So, I think the ads very well could work at defining Romney and ultimately boost Obama’s numbers in the coming weeks.

    One thing I want to point out is how fluid this race has been and how that, IMO, suits Obama more than Romney. We like to put weight on every bad jobs report that’s released and in the end, they have had little impact on the overall structure of this race. The media made a huge deal about that awful May jobs report, the fact unemployment increased by .1%, and how dramatic has the race changed since then?

    On the day the jobs report was released, Obama’s average lead was 2.3%. Currently, it’s 1.9% – a difference of all but .4% in essentially a month and a half.

    So, now the question becomes – where can Romney overtake Obama? At some point, the challenger is going to have to prove he’s capable of leading in the polls. It doesn’t matter what margin he trails by, he’s still trailing and as I pointed out in ’04, Kerry had led Bush in far more consecutive days/months than Romney has ever led Obama. In fact, the last time Romney led Obama in the average of polling was October, 2011 – so, quite a while ago.

    If you’re a challenger, you’ve got to make your move and the longer you fail to make that move, the more it becomes likely you won’t make it and you’ll actually lose.

    Maybe it’s at the convention. That’s where Clinton made his move in ’92 – he trailed Bush for most of the year until the convention that year and left with a 29-point lead…even though he was down 1 point prior to the convention. That’s a 30-point swing! Of course, a great deal of that had to do with Perot exiting the race, but even with Perot, he probably leaves New York with the lead.

    But I doubt anyone expects that type of bump from Romney. Obama is infinitely more popular than Bush was at this point twenty years ago. Plus, as Clinton was Clinton, he had a great ability to connect with the voters.

    I’m rambling now, but eh, my overall point here is that Romney will probably get a bounce from the convention. But so will Obama & Obama’s convention is after the Republicans (days after, in fact, whereas Clinton’s convention was a month before Bush’s, allowing time for his final speech to sink in). In ’08, the day after Obama delivered his well-received speech in Denver, McCain announced Palin as his veep nominee and it essentially blunted any momentum gained. Romney won’t have that luxury. When Obama’s speech wraps up in Charlotte (and let’s just assume it will be at least good, since he is good at speaking), there is the possibility for an extended bounce.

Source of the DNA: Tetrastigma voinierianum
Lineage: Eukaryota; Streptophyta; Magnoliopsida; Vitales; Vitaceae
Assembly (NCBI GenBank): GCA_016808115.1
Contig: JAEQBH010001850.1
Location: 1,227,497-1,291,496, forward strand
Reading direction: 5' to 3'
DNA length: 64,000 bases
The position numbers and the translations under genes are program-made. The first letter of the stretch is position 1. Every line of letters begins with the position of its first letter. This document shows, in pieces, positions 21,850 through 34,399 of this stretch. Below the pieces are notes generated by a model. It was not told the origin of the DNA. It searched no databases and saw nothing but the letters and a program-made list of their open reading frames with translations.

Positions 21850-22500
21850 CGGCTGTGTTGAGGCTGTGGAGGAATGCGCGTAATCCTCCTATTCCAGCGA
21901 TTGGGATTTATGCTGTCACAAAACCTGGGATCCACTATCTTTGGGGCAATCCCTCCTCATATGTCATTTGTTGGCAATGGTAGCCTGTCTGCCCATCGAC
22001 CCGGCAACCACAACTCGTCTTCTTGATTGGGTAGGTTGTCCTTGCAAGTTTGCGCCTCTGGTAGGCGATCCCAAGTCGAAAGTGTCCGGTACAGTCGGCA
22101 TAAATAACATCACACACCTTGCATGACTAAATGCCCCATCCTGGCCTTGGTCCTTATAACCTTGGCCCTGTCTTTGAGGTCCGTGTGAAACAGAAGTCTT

If Romney can’t overtake Obama prior to the convention, or if he doesn’t leave Tampa with a significant lead, where’s the point he overtakes Obama – the debates? In the final hours?

    The stability of this race indicates that there just isn’t rapid movement either way. That favors Obama. If Romney can’t find traction in the next month or so, I’m not going to write him off, but it will be very hard imagining an Obama loss.

  • Wu

    (1) Didn’t you put up a more recent post? It seems to have disappeared.

    (2) What do you think of this Jeff Greenfield piece from today which looks at Presidential predictions (and what Grrenfield calls an “assessment” by him) and finds Obama in ‘dismal’ shape?–the-prediction-models-look-dismal-for-obama–can-he-still-win-.html

  • Matt McIrvin

    We’re in an odd situation right now, in that the national horcerace polls all seem to be moving significantly toward Romney, and many aggregates have him in the lead (granted a lot of that is just Rasmussen, but some of this is happening in other polls as well). Yet the EV counts seem stable or maybe even moving toward Obama.

    An interesting question is, is this just the lag inherent in state-poll aggregation? Are we going to see a big Romney wave in state polling soon? I don’t see any evidence of it in recent state polls.

    It could be pure noise, or (least likely, I think) a sign of some kind of real PV/EV split developing, which would make political reporters really happy.

    • Sam Wang

      I think the true national margin is currently Obama +2%. If you use medians instead of calculating averages, the Rasmussen-induced distortion goes away. I should point that out.

      But yes, there is some additional swing-state thing going on.

  • Matt McIrvin

    The Greenfield article seems reasonable enough. He’s saying that “fundamentals” models based on economic data look really bad for Obama, and that Obama’s probably doing as well as he is, and could win reelection, largely because Romney is personally weak. I don’t think anyone would disagree at least on the first point.

  • Olav Grinde

    This is fascinating reading! I look forward to more commentary from Mr Wang and posts from others in the weeks and months ahead

    I love this site for its sobriety and its clear analysis.